Smart, unsettling thrillers are such a rarity in today’s movie culture. Most stretch their shallow premise beyond the breaking point, usually ending up in ridiculous twists. The East is an exception to that trend, featuring a heavyweight ensemble cast in a clever story of changing alliances and surprises. Ridley Scott is attached to The East as producer, but the film is actually the baby of director Zal Batmanglij and co-writer/producer/lead actress Brit Marling. The East is a heady blend of various elements from both Fight Club and Donnie Brasco.
Sarah Moss (Marling) is fresh out of the FBI, hired by a private intelligence firm to work as an undercover agent and infiltrate a new breed of terrorist group. Calling itself “The East,” this terrorist cell is a small group of disaffected American youth on the fringes of society. The cult-like terrorist cell is into anarchy with a purpose, terrorizing corporations the group deems responsible for the evils perpetuated by those companies. The closest model for their behavior are obviously real-world examples of Eco-terrorism.
The first target for the East happens to be the corporate leadership of a pharmaceutical firm, producer of a billion-dollar drug with crippling side effects. Working undercover, Sarah eventually ingratiates herself into the group. She spies on their activities for her corporate bosses. The East is a motley assortment of characters, all seemingly disenfranchised from life for different reasons. Benji (Alexander Skarsgård) and Izzy (Ellen Page) are the de facto leaders, complex personalities living entirely off the grid as proof of their ideology. The base of operations for the East is a burnt-out shell of a house, deep in the woods away from civilization. It might as well be a hippie commune, as the members live with few electric appliances beyond their viral presence on the Internet.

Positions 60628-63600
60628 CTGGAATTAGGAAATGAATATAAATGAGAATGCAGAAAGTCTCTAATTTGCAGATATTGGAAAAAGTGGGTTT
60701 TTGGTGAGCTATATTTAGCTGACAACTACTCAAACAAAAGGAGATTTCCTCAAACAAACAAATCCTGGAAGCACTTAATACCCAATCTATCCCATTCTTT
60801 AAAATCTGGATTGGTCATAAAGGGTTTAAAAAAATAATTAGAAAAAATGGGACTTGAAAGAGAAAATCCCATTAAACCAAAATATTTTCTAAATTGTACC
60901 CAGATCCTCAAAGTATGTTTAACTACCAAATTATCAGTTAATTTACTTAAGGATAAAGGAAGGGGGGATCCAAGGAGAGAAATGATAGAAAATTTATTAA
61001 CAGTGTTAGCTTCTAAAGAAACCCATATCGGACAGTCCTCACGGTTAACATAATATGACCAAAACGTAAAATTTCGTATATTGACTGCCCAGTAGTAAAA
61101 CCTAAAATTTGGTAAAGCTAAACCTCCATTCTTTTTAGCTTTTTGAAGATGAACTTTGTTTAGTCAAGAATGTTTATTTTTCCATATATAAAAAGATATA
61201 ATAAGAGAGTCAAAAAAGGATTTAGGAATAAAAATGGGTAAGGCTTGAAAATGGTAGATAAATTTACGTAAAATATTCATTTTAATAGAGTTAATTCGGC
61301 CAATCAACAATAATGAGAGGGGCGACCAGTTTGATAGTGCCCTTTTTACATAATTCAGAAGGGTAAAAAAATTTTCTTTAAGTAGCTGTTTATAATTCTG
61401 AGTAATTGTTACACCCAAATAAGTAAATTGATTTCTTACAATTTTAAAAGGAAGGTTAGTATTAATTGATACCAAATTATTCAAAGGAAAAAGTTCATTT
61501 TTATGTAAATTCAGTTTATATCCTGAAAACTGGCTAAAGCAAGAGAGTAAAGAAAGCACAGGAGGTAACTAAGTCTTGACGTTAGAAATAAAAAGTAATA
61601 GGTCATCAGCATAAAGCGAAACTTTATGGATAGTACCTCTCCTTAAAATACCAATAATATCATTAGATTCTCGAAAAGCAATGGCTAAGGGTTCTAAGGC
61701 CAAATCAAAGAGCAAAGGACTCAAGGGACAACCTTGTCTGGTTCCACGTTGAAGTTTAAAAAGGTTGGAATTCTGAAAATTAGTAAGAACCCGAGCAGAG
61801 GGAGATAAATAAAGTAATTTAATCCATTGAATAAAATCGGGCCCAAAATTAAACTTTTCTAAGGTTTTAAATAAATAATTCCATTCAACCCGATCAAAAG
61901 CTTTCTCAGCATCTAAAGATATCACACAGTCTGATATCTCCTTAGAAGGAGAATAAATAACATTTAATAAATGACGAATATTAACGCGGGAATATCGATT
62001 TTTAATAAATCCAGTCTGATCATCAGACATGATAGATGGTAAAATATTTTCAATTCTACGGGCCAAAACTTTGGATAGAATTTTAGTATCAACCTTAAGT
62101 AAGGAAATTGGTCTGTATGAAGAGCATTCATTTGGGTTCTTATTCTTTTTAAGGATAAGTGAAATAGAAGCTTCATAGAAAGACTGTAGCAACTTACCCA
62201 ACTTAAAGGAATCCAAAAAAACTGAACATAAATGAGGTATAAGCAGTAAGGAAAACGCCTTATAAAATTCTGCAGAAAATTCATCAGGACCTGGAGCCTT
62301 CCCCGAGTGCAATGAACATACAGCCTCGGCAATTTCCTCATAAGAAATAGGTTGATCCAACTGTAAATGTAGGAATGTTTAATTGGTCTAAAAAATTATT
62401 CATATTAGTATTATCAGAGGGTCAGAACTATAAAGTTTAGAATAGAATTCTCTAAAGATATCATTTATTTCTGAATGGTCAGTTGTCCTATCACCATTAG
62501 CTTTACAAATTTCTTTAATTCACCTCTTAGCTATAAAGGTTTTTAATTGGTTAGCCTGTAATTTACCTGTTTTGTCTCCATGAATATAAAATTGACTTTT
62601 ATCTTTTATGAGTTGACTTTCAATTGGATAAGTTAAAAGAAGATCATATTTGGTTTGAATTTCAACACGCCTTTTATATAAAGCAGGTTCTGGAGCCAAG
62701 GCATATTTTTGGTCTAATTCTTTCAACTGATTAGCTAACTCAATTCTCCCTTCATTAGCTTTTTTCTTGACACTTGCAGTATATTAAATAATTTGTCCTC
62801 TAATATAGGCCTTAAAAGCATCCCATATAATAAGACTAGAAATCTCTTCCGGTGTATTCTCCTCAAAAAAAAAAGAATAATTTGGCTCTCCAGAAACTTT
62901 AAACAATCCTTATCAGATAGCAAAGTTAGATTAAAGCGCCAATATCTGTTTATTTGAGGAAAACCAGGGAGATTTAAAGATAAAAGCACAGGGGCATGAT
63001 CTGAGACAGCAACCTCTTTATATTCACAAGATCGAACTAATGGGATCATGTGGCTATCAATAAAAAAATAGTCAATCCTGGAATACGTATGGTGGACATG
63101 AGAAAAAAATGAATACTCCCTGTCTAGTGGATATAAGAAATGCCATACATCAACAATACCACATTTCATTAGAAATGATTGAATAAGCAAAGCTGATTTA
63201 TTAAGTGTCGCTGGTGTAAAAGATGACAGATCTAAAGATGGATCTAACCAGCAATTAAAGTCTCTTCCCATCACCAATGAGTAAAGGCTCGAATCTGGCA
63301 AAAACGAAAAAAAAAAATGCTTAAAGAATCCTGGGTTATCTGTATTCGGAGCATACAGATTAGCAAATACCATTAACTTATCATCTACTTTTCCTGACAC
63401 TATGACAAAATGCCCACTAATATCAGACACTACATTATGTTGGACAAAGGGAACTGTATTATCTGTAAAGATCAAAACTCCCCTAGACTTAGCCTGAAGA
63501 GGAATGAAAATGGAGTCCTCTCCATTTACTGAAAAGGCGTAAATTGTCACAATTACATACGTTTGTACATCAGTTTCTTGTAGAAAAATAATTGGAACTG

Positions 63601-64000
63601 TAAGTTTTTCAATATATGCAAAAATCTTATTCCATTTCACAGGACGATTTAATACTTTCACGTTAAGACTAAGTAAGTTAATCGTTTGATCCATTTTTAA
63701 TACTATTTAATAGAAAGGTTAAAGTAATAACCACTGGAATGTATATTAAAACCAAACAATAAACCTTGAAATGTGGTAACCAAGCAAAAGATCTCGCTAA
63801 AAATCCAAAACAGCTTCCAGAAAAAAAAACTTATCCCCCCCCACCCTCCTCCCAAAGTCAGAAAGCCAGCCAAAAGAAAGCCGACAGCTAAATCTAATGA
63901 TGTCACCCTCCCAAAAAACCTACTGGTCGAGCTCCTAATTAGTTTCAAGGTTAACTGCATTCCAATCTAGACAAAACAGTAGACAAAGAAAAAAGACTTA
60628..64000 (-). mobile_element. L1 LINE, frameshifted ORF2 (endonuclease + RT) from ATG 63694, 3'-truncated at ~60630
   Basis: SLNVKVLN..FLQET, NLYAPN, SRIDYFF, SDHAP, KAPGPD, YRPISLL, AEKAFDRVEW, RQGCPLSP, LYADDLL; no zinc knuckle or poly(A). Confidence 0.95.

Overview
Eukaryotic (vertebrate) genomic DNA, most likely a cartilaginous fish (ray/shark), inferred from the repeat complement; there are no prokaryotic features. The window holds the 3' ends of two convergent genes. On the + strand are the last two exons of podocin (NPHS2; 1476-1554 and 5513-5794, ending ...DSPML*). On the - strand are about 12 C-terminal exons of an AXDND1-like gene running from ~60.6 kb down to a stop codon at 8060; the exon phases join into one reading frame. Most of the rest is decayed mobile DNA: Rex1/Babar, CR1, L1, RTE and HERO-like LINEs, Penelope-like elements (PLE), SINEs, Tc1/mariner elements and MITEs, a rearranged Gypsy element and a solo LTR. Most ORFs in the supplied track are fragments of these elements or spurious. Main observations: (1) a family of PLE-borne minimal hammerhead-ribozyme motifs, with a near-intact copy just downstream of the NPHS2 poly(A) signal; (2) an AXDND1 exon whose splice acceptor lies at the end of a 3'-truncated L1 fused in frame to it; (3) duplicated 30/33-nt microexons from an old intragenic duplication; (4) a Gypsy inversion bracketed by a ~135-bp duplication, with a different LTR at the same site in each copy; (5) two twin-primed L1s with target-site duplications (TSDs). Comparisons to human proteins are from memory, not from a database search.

As Sarah begins to participate in these terrorist activities against the corporations and their executives, she begins to sympathize with the East’s beliefs even as she disagrees with their confrontational and harmful methods. Her boss in intelligence, played by Patricia Clarkson, warns Sarah about getting too close to the situation. After living for months with the members of the East, she starts feeling adrift from her normal life outside the group, including her husband Tim (Jason Ritter).
Sarah starts to buy into the East’s strange philosophies and odd habits, including group bathing in a lake. She continues to report on the group to her boss but does it with some hesitation. Sarah gets closer and closer to Benji, the mysterious leader of the group. Her boss wants to know the next planned attack in advance, hoping to cash-in on the information. It is a moral dilemma for Sarah as she increasingly agrees with the East’s radical agenda.
The East has a finely crafted script, directed with style by Zal Batmanglij. When you expect certain events to go one way, it subverts your expectations with logical but unpredictable twists. What holds it together are the intense performances by Alexander Skarsgård and Ellen Page. Conspiracy thrillers in this mold often lack proper emotional context. Their characters provide the shifting moral quicksand in which Sarah gets caught, ultimately deciding her fate. Most thrillers have hollow emotional cores, as the plot supersedes all character development. The East is that rare movie which forms a more intimate emotional connection with its characters.